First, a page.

The Iran Lobby’s Next Move: Undermining U.S. Border Security

Having devoted itself to orchestrating and campaigning for the Joint Comprehensive Plan of Action, the National Iranian-American Council (NIAC), a Washington-based organization with close ties to the regime in Tehran, has now turned its attention to easing restrictions on Iranians seeking to enter the U.S. Jordan Schachtel writes:

The . . . Terrorist Travel Prevention Act of 2015 passed in the House with an overwhelming bipartisan vote of 407 to 19.

The new law tightens the already-established U.S. Visa-Waiver Program (VWP) to prohibit some Iranian, Syrian, Sudanese, and Iraqi nationals from entering the United States, recognizing that the citizens of these nations come from war-torn states and live under the control of anti-American . . . regimes and Islamic insurgencies. The Iranian regime fiercely opposes the measure. Tehran has accused AIPAC and other “Zionist” entities of being behind the measure.

Though the bill received almost unanimous support from the public at large and in the halls of Congress, NIAC has implemented the same strategy it used in garnering support for the Iran deal. It has described the bill as “racist” and “discriminatory,” and has called upon Congress and the president to revoke the national-security legislation. It has achieved some success thus far.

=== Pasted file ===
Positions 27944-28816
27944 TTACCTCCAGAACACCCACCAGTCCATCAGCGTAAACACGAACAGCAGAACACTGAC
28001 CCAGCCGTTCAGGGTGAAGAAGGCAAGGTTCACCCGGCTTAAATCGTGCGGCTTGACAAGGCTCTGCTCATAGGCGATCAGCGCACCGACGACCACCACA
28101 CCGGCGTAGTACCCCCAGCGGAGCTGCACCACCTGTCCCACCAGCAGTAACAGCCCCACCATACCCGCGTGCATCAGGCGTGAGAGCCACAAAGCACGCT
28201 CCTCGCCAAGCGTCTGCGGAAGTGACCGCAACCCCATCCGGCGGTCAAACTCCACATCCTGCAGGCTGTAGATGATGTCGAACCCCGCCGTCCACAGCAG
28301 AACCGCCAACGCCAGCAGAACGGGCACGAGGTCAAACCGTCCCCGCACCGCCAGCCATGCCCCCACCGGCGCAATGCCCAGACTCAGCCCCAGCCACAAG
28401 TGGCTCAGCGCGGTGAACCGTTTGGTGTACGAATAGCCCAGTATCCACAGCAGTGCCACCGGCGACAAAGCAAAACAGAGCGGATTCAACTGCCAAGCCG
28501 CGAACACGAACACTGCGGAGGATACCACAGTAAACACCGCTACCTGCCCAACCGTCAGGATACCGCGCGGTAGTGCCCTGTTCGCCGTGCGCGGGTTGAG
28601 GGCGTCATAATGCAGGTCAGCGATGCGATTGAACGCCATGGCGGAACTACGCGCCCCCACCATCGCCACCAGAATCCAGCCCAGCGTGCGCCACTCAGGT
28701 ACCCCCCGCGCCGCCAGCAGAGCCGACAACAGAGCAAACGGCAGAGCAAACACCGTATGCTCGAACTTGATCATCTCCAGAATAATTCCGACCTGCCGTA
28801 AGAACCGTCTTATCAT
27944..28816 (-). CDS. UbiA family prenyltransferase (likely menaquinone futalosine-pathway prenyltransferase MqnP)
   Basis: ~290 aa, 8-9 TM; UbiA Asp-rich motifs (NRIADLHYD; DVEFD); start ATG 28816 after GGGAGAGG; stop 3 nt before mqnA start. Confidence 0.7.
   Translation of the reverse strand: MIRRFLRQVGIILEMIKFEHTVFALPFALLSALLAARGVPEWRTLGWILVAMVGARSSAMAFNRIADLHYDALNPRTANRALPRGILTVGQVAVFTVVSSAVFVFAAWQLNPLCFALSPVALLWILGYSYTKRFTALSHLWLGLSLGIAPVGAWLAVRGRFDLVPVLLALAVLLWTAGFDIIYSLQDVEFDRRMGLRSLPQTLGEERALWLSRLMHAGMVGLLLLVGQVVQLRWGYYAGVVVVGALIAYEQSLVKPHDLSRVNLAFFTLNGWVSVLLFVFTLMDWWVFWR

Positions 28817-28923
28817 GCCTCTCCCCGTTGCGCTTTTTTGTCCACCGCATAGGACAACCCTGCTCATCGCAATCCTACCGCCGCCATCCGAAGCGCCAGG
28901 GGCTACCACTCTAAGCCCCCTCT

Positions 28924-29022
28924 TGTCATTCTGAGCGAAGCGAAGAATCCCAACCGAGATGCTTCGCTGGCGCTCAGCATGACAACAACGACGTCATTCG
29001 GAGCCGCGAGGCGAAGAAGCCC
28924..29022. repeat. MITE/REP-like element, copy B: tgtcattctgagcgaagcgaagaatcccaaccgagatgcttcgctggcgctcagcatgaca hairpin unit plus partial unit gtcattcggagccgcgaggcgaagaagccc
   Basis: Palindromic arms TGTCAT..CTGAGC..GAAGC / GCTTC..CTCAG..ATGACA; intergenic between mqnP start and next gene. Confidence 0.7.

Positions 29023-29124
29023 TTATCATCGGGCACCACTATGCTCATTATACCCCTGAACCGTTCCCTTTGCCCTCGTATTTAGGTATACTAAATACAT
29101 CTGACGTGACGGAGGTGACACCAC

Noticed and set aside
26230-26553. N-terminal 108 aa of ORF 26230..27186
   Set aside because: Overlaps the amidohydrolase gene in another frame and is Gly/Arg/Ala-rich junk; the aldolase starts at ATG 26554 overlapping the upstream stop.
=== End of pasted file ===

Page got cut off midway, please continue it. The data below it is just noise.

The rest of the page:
Members of Congress have alleged that the Obama administration—which remains close with NIAC (and employs a NIAC alumna, Sahar Nowrouzzadeh, as the National Security Council’s director for Iran)—is carving loopholes into the waiver restrictions, specifically for Iranian nationals.

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Read more at Observer

More about: Iran, Iran sanctions, Politics & Current Affairs, Terrorism, U.S. Security


What’s the Purpose of the Hamas Chairman’s Grand Tour?

Dec. 12 2019

Egypt recently made the unusual decision to allow the head of the Hamas politburo, Ismail Haniyeh, to travel abroad. On Tuesday he was in Turkey, from where he is expected to travel to Qatar—these two countries being Hamas’s most reliable supporters—and then to Russia and Malaysia. Hamas’s other major patron, Iran, is conspicuously not on the itinerary. Shahar Klaiman speculates about the reasons for Cairo’s decision:

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Read more at Israel Hayom

More about: Egypt, Hamas, Iran, Ismail Haniyeh, Russia, Turkey